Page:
Projects | Earthquake Geology - Kerry Sieh

The basaltic Bolaven volcanic field covers 11,000 km2 of southern Laos and has erupted often in the past half-a-million years. Nonetheless, the exposure of populations and infrastructure to its volcanic hazards is unknown. We propose to assess quantitatively human exposure to its hazards. Our... Read more

This project is a multi-lateral collaboration between several EOS researchers and colleagues at other research institutions to study the tectonics and earthquakes of Southeast Asia. The project focuses on active faults of Myanmar, Thailand and adjoining countries. There are three major... Read more

A critical qualitative and quantitative analysis of primary sources is key to validate, improve, and supplement the census of historical earthquakes in Indonesia, which in turn is key to the assessment of regional seismic hazard. We propose to collect documentary evidence from the Dutch... Read more

Formally established in September 2016, the Singapore‐WiscAr Partnership (SWAP) facilitates collaboration between the Earth Observatory of Singapore and the WiscAr Geochronology Laboratory at the University of Wisconsin‐Madison, with emphasis on studies of earthquake science and volcanology... Read more

Over the past few years, we assembled evidence that the impact crater of the Australasian tektites lies beneath the Bolaven Plateau volcanic field in Southern Laos. Geochronological, gravimetric and sedimentologic tests in FY2017 further support the hypothesis. In FY2018 we will publish three... Read more

Between 2015 to 2017, we developed probabilistic seismic hazard maps for Southeast Asia from a uniform set of databases, a series of ground-shaking scenarios, and an innovative approach for probabilistic seismic hazard assessment (PSHA). We envision this integration of databases and approaches... Read more

Past Projects

Paleotsunami studies have shown that the 2004 Indian Ocean tsunami could have been anticipated. Nonetheless, important gaps in our understanding of past tsunami sources, characteristics and timing remain. At our Aceh Coastal Cave site, we propose to resolve important gaps in the record and... Read more

The marine geophysical data collected during the 2015 MEGA-TERA expedition provide a unique window into the near-trench structure of the Sumatran accretionary wedge. We are building detailed geological cross sections and reconstructions of the imaged faults and sedimentary units. From this, we... Read more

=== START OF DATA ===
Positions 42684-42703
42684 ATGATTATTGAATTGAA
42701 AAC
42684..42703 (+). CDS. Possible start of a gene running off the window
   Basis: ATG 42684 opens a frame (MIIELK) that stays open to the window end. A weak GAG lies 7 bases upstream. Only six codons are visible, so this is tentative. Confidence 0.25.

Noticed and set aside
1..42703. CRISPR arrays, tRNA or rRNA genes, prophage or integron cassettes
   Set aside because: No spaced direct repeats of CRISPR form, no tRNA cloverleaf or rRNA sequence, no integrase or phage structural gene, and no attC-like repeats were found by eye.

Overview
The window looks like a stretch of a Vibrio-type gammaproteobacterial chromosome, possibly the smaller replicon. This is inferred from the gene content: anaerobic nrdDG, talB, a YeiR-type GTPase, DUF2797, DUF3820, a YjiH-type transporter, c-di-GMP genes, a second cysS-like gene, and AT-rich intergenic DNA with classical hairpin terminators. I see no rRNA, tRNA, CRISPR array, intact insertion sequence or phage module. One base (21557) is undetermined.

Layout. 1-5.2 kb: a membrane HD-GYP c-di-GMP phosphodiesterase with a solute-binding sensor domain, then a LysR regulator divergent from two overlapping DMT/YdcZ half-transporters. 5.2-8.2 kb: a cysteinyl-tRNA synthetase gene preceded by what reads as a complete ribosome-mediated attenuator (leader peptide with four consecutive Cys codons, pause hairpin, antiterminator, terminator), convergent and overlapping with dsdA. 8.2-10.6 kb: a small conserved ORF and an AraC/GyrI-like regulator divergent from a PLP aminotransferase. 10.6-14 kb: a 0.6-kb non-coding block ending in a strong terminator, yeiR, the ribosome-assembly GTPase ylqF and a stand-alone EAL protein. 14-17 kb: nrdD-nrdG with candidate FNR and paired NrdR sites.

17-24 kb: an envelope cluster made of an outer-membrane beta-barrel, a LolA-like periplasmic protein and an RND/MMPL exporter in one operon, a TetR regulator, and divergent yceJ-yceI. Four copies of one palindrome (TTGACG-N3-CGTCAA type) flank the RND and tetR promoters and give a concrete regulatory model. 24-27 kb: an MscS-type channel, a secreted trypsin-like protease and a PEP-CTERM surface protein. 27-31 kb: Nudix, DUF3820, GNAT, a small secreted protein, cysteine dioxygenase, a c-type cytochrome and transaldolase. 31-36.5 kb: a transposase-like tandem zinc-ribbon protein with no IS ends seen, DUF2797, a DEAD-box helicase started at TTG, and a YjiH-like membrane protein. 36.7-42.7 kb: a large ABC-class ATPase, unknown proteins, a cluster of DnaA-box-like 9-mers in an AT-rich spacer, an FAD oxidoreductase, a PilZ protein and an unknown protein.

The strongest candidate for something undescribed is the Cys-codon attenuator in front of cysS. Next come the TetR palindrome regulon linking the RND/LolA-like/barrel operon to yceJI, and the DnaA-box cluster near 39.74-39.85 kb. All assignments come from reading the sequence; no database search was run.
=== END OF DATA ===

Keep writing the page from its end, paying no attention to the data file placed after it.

The project, funded by the Australian Research Council (ARC), aims to provide a new understanding of Indo-­Pacific history post-­1000 C.E. based on an enhanced understanding of the inter-­relationship between natural environmental cycles and events, and social and political cycles and events. By... Read more

The Aceh Geohazards Project combines geology, geomorphology, history and archaeology to better understand the past occurrence of tsunami in Aceh, and the extent to which such events might have impacted past societies. Our research has shown that the immediate predecessors of the 2004 tsunami... Read more

History shows that the fault system of the Shan Plateau poses a high seismic hazard. Slip rates and earthquake recurrence intervals of these faults are key to a better quantification of that hazard. However, estimates of reliable slip rates from geodetic and geological observations are very... Read more

Our new active-fault database and UAV survey results reveal new details of fault geometry along the central Sagaing fault. In 2015, we conducted paleoseismic studies along the Sagaing fault near the northern termination of the 1839 earthquake rupture and excavated one paleoseismological trench... Read more

We wish to understand the roles that active faults play in accommodating Sumatra’s oblique plate convergence and the potential hazards to society associated with them. To this end, we are measuring long-term Sumatran Fault slip rates by dating laterally offset features. Thus far, we have revised... Read more

We have shown that the immediate predecessors of the great 2004 tsunami occurred six centuries ago and devastated a 14th century coast settlement. We are now conducting a far more comprehensive interdisciplinary investigation of the interactions of coastal processes and settlements along the... Read more

Investigation of fault ruptures and other tectonic deformation immediately following earthquakes has taught us a great deal about the nature of earthquake sources. In particular, we have investigated the Landers earthquake (1992), the Imperial Valley earthquake (1979), the Chi-Chi, Taiwan,... Read more

Our studies of the spectacular 80-km rupture of the Chelungpu thrust fault of 1999 introduced us to the neotectonic wonders of Taiwan. Since the earthquake, we have produced a new neotectonic map and interpretation of the Taiwan orogen and focussed on the eastern of its two active sutures.

... Read more

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